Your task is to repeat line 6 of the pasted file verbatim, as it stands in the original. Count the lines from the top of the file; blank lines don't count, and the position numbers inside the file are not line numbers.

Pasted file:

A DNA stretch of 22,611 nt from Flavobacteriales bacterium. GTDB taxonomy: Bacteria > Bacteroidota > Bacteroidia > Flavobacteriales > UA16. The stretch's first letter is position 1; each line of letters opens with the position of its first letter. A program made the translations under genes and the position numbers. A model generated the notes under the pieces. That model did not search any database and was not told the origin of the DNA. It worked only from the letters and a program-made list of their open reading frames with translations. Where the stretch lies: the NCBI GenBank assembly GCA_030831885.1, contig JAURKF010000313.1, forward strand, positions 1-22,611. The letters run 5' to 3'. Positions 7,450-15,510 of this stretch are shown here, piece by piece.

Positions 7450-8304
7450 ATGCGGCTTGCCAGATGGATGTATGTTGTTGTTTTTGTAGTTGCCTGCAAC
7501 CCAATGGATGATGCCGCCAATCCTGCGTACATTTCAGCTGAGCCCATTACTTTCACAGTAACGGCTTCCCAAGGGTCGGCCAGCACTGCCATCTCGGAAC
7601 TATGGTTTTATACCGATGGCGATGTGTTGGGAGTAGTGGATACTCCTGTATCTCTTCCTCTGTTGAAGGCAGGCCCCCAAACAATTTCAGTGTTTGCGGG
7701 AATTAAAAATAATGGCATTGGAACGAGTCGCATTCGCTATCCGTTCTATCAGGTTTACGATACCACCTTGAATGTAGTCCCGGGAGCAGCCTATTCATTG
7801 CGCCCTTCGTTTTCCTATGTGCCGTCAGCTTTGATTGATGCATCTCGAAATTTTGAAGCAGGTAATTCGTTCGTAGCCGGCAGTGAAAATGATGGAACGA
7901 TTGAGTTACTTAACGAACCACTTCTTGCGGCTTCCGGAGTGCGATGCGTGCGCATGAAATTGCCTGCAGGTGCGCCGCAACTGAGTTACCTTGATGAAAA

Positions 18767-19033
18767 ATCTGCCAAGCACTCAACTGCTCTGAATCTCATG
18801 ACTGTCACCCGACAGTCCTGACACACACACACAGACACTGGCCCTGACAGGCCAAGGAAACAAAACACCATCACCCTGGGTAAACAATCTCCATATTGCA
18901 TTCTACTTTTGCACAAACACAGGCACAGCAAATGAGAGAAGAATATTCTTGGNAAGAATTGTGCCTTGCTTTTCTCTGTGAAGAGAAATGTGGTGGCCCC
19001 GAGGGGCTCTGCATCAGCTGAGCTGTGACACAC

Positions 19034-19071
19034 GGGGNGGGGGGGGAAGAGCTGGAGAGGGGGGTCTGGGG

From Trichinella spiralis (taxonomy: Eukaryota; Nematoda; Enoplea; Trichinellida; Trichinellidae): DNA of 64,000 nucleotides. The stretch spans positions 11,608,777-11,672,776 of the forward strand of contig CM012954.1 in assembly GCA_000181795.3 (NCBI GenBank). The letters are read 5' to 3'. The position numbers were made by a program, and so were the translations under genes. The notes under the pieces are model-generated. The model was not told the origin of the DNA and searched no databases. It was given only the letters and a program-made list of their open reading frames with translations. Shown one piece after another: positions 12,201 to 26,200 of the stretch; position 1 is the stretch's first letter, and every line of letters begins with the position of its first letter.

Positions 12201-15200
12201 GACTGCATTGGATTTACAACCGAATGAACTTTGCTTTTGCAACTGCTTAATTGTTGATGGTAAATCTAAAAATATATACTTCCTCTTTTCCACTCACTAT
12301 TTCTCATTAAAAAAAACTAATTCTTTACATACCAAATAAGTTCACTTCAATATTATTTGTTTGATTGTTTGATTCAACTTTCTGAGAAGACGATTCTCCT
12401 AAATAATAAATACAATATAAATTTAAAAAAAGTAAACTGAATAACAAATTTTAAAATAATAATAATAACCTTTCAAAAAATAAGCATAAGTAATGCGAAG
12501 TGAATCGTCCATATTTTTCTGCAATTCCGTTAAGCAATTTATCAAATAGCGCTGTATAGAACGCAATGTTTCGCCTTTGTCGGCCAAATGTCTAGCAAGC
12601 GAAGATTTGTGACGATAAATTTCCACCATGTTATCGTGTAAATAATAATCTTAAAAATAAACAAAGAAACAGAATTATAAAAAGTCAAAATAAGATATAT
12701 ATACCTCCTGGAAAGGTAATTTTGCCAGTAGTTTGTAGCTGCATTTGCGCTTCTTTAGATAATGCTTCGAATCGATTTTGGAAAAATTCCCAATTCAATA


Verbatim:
7701 AATTAAAAATAATGGCATTGGAACGAGTCGCATTCGCTATCCGTTCTATCAGGTTTACGATACCACCTTGAATGTAGTCCCGGGAGCAGCCTATTCATTG